Yesterday a representative for AEG came to examine the plastic fill pipe. His first words when faced with the brass coloured ring in place on the end of the supply pipe, and the rest of the plastic hanging loose, were "Oh. Yes." Two important sentences. He quickly confirmed that it was nothing to do with installation, but was clearly a faulty pipe. He went to his van and produced a normal plastic fill pipe without the detector on it. But I said that I do want to know why the original failed. He said that he had never met the problem before, but that he would ring up and see whether his colleagues had come across it. He did that and yes. there had been one or two cases, and there was a modified fill pipe that he would arrange to have fitted. I think he must have been told that he must only replace with original equipment and he seemed slightly less cheerful, so perhaps they told him to be careful in case we get ugly about our flooded kitchen. He did however note on the worksheet that the floor was damaged.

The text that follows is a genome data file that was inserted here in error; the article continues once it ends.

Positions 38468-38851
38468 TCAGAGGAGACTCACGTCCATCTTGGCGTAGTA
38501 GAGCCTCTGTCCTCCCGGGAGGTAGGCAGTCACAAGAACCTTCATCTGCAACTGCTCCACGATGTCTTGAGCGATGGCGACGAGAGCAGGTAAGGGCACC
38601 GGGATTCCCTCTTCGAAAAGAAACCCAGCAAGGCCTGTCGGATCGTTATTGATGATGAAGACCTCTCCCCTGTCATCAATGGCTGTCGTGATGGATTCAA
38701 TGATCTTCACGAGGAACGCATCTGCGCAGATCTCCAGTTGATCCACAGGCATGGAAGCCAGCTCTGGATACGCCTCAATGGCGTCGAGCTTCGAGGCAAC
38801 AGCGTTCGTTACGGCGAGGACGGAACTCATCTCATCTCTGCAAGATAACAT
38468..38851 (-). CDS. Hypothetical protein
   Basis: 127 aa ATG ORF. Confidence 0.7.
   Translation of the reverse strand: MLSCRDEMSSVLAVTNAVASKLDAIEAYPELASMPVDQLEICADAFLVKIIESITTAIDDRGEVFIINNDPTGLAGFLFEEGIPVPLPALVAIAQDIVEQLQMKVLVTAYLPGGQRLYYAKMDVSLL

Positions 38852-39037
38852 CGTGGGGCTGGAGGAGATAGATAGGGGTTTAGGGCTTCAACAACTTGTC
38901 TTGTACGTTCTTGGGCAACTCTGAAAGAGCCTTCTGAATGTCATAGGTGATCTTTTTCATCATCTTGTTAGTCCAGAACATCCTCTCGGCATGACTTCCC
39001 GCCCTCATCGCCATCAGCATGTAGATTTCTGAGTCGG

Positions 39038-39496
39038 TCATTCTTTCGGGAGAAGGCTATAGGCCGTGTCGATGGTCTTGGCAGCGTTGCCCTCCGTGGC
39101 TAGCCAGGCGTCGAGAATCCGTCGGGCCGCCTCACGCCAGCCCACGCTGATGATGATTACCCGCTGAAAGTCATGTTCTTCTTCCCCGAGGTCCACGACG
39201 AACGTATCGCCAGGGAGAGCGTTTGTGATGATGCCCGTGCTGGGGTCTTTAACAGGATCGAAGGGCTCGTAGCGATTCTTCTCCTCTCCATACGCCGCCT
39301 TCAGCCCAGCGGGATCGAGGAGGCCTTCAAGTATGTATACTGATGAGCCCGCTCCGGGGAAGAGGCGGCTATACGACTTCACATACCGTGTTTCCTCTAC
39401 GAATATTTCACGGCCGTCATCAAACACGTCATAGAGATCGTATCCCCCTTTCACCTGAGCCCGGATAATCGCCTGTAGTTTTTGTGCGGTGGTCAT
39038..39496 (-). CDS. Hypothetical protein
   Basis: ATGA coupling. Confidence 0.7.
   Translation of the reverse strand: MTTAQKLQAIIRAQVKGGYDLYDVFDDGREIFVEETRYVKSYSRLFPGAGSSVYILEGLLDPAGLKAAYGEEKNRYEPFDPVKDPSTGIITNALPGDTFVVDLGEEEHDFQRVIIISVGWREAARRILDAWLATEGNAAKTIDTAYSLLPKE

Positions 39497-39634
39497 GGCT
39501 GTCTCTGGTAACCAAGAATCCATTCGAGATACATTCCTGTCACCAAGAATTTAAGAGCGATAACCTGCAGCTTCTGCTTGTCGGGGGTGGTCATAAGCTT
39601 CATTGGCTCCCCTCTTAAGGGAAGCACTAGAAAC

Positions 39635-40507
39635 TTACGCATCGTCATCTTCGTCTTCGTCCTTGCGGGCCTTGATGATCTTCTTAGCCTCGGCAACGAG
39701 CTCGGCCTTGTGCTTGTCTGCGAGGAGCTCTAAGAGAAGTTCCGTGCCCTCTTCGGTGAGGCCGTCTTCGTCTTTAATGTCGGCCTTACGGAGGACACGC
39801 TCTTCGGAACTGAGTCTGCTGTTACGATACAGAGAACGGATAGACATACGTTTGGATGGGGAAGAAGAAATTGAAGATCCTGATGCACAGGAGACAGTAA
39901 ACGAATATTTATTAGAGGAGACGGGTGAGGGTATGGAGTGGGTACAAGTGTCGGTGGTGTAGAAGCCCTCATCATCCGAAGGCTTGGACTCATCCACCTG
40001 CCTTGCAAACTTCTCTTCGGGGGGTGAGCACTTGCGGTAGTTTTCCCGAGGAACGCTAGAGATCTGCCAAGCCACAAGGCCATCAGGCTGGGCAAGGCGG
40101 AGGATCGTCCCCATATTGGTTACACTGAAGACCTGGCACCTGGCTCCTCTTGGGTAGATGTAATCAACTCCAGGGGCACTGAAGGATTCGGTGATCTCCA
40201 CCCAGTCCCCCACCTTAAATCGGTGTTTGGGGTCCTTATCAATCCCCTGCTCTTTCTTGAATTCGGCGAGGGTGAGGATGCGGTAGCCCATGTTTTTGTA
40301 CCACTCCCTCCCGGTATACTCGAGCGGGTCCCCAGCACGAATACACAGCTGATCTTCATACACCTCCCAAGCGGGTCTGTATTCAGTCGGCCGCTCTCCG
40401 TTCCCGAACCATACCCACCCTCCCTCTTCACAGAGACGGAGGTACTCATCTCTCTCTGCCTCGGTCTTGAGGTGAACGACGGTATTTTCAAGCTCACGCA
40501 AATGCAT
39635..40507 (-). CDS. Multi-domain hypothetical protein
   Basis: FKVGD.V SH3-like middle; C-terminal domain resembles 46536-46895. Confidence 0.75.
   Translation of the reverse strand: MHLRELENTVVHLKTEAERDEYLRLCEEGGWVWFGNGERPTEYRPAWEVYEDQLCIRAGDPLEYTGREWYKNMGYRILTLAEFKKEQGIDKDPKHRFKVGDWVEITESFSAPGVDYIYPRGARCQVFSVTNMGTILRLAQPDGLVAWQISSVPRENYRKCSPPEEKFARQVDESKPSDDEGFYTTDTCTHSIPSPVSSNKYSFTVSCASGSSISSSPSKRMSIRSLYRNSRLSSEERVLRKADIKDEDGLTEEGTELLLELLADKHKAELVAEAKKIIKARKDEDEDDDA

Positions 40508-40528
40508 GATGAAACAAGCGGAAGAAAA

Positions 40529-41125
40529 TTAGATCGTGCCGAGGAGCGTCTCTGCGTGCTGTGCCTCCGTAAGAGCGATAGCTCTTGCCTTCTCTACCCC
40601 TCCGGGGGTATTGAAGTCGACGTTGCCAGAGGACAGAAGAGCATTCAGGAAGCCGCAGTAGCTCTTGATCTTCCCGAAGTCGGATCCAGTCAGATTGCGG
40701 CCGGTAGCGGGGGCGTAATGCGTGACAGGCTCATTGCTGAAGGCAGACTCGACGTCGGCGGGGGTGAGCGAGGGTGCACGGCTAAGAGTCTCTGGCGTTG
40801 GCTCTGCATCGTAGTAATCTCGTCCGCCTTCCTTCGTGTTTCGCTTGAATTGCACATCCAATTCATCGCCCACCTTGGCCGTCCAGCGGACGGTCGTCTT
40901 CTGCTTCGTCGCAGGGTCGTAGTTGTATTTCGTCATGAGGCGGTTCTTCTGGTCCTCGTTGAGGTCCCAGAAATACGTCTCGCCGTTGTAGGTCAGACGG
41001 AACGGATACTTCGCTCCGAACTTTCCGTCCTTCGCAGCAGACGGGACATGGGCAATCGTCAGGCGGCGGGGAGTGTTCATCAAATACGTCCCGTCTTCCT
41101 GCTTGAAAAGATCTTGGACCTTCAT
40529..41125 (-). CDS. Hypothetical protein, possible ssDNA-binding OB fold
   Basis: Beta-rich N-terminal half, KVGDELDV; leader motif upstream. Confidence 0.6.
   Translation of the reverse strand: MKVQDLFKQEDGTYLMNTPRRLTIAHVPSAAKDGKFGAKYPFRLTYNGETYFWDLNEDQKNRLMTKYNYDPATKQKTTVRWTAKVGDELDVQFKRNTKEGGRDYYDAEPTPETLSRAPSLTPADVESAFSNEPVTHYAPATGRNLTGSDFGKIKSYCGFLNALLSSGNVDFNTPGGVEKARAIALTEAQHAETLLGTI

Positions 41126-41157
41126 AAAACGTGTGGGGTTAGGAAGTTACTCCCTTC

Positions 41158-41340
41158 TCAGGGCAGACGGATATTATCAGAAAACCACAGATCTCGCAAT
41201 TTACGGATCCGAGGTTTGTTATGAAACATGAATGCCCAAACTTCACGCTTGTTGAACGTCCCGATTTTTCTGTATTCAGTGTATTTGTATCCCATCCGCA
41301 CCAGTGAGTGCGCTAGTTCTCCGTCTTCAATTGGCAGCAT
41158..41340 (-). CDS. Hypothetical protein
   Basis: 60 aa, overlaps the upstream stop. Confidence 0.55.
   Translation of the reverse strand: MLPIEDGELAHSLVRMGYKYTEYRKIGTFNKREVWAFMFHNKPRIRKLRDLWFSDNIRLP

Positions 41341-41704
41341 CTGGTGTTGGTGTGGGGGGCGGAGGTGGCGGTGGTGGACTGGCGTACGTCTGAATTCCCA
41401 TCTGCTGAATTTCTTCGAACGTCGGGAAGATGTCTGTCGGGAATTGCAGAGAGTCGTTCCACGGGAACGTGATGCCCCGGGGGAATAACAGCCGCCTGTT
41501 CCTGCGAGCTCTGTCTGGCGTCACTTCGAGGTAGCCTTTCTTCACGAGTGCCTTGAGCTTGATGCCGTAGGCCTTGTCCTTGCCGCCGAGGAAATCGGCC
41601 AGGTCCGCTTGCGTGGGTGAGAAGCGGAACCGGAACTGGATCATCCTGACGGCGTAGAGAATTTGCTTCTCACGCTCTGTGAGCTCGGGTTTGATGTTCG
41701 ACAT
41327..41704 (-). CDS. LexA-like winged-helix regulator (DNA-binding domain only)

So it looks like a design fault rather than a manufacturing fault. I have been racking my brains to think why this problem may not be affecting thousands of customers, and have come up with a possibility. The width of the connecting ring is only 7 or 8 millimetres, whereas the amount of thread on the end of the supply pipe valve is slightly more, which means that when fully tightened the supply pipe has pushed against the rubber washer in the end of the fill pipe and eased the ring out by a millimetre or two. That may have been enough to sufficiently break down the friction grip which is all that holds the connecting ring in place. This could not happen with normal pipes because the connecting end is cup-shaped and can't screw onto the supply pipe more than a fixed amount.